Teachers call for long Covid to be recognised as a disability

Written by: Pete Henshaw | Published:
Image: Adobe Stock

Teachers are asking for long Covid to be legally recognised as a disability under the Equality Act 2010.

Long Covid is when people who have contracted Covid-19 continue to have a number of lingering symptoms for weeks or even months after they begin to recover. Its medical name is post-acute sequelae SARS-CoV-2 infection (PASC).

The new campaign is being led by the NASUWT and was launched at its recent Disabled Teachers’ Consultation Conference.

According to new figures from the Office for National Statistics (ONS, 2021), at least one million people in the UK were living with Long Covid as of May 2, more than a third of whom (376,000) had had Covid at least a year previously.

Two-thirds of the sufferers (about 650,000) said the condition was affecting their day-to-day activities with the most common symptoms being fatigue (547,000 people), followed by shortness of breath (405,000), muscle ache (313,000), and difficulty concentrating (285,000).

In April, the NASUWT called upon schools to recognise long Covid in their sickness policies after data showed that education, health and social care workers were among those most likely to contract long Covid.

The latest figures echo previous ONS data published in April which found that during the four-week period to March 6, 1.1 million people reported long Covid. This included 114,000 teaching and education professionals and 122,000 healthcare workers.

NASUWT wants to see reasonable adjustments, flexible working and financial compensation for teachers left unable to teach as a result of contracting long Covid at work.

Symptoms of long Covid range from mild to incapacitating and all age ranges are affected. Some estimates show that one in 10 people with Covid will get some form of long Covid.

Symptoms that can linger include fatigue, shortness of breath, cough, joint or chest pain, muscle pain or headaches, fast heartbeat, loss of smell or taste, and memory, concentration or sleep problems.

The latest ONS data is for the four weeks to May 2 and shows that an estimated one million people reported experiencing long Covid during that period.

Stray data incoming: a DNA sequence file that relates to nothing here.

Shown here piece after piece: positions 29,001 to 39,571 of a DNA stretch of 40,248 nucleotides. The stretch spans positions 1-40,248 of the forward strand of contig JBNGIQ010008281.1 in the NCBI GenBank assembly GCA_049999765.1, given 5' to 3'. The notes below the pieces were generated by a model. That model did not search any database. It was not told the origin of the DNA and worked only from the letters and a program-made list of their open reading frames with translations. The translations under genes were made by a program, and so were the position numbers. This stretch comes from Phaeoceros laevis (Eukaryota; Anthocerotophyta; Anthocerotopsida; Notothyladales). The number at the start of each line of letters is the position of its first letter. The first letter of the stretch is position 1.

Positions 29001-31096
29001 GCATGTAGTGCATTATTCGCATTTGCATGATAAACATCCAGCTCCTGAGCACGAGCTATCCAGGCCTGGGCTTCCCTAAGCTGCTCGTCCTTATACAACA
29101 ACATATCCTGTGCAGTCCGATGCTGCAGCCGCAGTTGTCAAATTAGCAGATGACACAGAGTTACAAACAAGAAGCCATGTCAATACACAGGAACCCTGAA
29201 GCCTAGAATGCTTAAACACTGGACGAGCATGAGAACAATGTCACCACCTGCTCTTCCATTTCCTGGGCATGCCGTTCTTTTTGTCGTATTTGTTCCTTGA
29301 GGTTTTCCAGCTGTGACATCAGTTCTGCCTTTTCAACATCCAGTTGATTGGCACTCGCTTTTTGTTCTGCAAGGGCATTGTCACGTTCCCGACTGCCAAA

Julie Stanborough, head of health analysis and life events at the ONS, said: “Self-reported long Covid was most common in people aged 35 to 69 years, women, those living in the most deprived areas, and those living with an existing disability or health condition.

“Our analysis also shows that health and social care workers had a higher prevalence of self-reported long Covid than those working in other sectors, but this was largely driven by the risk of initial infection and other socio-demographic factors such as age, sex and location.”

NASUWT general secretary Dr Patrick Roach said: “Teachers have stepped up to the frontline of this pandemic and have put their health at risk to educate our children and young people. It is deeply alarming that the ONS has since identified a high incidence of long Covid within the profession.

“With the serious risk of emerging variants, more teachers could still be vulnerable to developing this condition and find themselves unable to work, at threat of financial hardship and without sufficient legal protections. No teacher experiencing long Covid should be forced to live in this fear.

“The government needs to consider regulations that ensure access to ill-health retirement provision for those with long Covid. Ministers must, as a matter of urgency, provide financial compensation for all teachers, including supply teachers, where their careers have been impacted due to Covid-19.”

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